Gary Player’s surprise visit to Humewood.
The Bird Rock Classic is an annual tournament at Humewood Golf Club in Port Elizabeth, where golfing friends get together for 18 holes on the Sunday before Christmas. This December was the 30th playing of the event, and the organisers had a surprise for most of the 50-odd competitors when we gathered for lunch in the clubhouse before the round – a guest appearance from none other than South Africa’s Sportsman of the Century, Gary Player.
Yes, would you believe it? Gary took the time during the festive season to drive all the way from his holiday home in Plettenberg Bay to play 18 holes with us, golfers he had never met before.
It was in 1985 when two friends, Keith Simpson and Robert Stear, who sadly passed away in 2014, hatched a plan to hold an invitation tournament at Humewood, where friends could celebrate the spirit of Christmas together and ring in the new year. Their invitation policy has over the years instilled a proud sense of loyalty among all those who have participated. It’s an individual Stableford, and the Bird Rock Classic champion each year receives a white logoed champion’s shirt which he can wear at future events.
The Bird Rock being one of the year’s “majors,” the organisers thought it fitting that Gary Player, who has won 18 major championships in his career (nine of them on the Senior Tour), should be given the chance to add another to his collection.
Through the influence of one of our regular participants, Ashley Parker, a Port Elizabeth horse breeder who has regular contact with Gary when it comes to thoroughbreds, an invite was dispatched for him to take part. Imagine our great surprise when we heard back from him, saying he would be delighted to accept.
He arrived at Humewood on the Sunday morning with two golfing members of his family, son-in-law Bruce Throssell and grandson James Throssell. Remarkably, Gary had not played at Humewood for over 25 years, and never once played a competitive round at Africa’s only true links. He missed all the Goodyear Classics which were part of the Sunshine Tour from 1984 to 1992.
Gary unfortunately hadn’t picked the best of days for his Bird Rock debut. The prevailing south-westerly wind blowing across Algoa Bay was peaking at 57kph and gusting up to 83, making for incredibly difficult playing conditions. Nonetheless, after meeting all the guys upstairs in the bar, and greeting them like old friends, he warmed up for 30 minutes on the practice range before our tee time, evidence that he was taking this “major” seriously.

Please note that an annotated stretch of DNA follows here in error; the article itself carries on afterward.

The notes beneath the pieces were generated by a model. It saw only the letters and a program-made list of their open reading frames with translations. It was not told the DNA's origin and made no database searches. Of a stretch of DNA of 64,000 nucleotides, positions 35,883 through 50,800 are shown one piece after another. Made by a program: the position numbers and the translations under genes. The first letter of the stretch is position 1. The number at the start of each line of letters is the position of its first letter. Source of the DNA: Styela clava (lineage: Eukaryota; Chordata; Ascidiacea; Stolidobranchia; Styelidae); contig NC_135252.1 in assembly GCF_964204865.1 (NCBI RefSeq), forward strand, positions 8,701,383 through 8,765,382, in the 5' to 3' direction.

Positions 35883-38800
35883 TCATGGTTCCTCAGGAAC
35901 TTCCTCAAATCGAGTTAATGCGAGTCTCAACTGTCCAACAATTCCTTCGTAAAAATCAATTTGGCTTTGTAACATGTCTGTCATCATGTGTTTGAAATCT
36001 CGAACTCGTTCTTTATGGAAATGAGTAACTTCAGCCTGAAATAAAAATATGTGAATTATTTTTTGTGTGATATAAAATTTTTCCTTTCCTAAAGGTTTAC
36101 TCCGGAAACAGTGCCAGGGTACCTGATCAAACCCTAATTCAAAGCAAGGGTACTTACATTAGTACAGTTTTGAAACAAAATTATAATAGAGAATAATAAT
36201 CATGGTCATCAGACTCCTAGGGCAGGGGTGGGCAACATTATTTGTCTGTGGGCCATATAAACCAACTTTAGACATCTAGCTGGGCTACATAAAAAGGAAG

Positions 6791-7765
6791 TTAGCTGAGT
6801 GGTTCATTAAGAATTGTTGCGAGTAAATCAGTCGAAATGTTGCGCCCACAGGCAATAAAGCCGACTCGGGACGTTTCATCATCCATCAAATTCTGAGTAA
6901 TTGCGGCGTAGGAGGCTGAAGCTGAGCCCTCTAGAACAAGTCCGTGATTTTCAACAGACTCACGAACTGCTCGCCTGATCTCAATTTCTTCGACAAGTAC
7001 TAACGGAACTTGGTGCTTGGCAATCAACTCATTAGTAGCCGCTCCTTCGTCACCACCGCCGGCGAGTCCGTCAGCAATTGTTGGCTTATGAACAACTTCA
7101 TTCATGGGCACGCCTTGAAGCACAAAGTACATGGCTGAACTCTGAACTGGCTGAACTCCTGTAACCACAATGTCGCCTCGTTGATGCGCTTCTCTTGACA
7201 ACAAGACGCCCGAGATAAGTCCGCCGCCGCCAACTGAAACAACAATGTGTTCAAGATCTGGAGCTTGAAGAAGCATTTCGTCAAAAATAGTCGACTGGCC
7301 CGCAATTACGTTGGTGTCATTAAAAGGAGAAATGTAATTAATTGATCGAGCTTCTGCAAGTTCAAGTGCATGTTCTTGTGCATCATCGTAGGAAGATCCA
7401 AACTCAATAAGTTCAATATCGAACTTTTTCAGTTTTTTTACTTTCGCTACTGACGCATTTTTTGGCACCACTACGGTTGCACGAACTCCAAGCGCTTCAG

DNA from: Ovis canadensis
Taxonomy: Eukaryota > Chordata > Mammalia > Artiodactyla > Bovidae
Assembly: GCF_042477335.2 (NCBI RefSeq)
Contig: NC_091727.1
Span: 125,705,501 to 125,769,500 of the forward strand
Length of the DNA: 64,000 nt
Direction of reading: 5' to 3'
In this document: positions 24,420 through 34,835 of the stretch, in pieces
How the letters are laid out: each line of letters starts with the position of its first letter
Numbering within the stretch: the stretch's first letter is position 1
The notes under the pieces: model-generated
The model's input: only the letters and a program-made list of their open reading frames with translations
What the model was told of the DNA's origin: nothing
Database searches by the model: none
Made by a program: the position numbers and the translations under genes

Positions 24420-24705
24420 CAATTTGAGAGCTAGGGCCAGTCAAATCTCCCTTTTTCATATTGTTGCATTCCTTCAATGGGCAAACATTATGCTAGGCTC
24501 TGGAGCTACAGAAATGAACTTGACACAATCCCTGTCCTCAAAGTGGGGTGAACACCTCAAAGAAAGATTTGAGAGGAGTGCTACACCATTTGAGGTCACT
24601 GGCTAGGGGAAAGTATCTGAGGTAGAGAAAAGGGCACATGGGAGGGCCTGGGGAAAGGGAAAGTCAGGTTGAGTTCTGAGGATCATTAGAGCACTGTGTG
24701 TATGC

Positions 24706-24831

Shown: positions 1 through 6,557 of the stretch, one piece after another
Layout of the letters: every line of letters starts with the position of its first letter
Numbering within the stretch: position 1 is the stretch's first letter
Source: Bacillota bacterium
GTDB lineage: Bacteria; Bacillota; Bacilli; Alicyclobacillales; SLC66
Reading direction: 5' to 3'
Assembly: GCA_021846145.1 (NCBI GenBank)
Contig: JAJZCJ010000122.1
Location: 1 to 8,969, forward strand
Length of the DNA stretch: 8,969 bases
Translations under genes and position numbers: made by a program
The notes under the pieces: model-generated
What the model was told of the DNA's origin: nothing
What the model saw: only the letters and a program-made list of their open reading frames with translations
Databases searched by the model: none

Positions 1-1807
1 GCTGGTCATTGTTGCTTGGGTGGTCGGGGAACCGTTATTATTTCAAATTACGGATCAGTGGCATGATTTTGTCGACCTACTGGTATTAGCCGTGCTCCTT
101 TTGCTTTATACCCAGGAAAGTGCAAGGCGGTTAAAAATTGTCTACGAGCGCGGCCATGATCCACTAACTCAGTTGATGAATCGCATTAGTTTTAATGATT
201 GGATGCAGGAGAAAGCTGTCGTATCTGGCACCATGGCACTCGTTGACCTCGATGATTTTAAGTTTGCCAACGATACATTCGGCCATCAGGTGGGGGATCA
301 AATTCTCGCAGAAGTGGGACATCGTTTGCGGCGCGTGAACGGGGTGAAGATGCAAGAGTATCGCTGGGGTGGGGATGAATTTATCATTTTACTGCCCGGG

I was drawn in Gary’s fourball, along with my brother Keith Simpson and fellow organiser Mike Rishworth. I was nervous beforehand, but those pre-match nerves were completely unfounded, as he immediately put us all at ease.
The round was a blur of fascinating stories and anecdotes. Gary has a wonderful memory for people and events. He offered advice on equipment and helped us with our swings and putting strokes. He encouraged us and even made time for other players who recognised him. He was never daunted by the playing conditions, even though, he told us, a PGA
Tour event in similar weather would have been called off. Gary is determined and unyielding and yet kindly and a gentleman.
Gary never once declined a request for a photograph or a signature, and there were lots of them. At the end of the round he held a bunker clinic on the 18th green and demonstrated to us why his peers unanimously rate him as the greatest bunker player of all time. One could only marvel at his wizardry as he showed us how to play from all possible lies within the pot bunker, using a range of clubs from sand iron to 7-iron.
For those who may think a man of 79 is beyond a marketable age, think again. Gary Player’s current sponsors are global brands in both sport and business including Callaway, SAP and Berenberg, a reminder that he is not just a local icon, but continues to be revered globally. He is also committed to massive international fundraising events, primarily targeted to the welfare of children. In my opinion, he is fitter and has more energy than an average 25-year-old. Playing in that gale-force wind he inspired us with his skill on the course and his indomitable enthusiasm for life itself.
He scored 26 points off his scratch, which put him inside the top 20 on the day.
The indescribable privilege of spending 4½ hours at Humewood with The Black Knight, my sporting hero, was the experience of a lifetime. I will never forget it.
“Here’s my wallet.” Gary Player pays up the bet on the 18th tee at Humewood. From left, Keith Simpson, Mike Rishworth and Dave Simpson, his playing partners in the Bird Rock Classic.
Gary Player provided a bunker clinic after the round.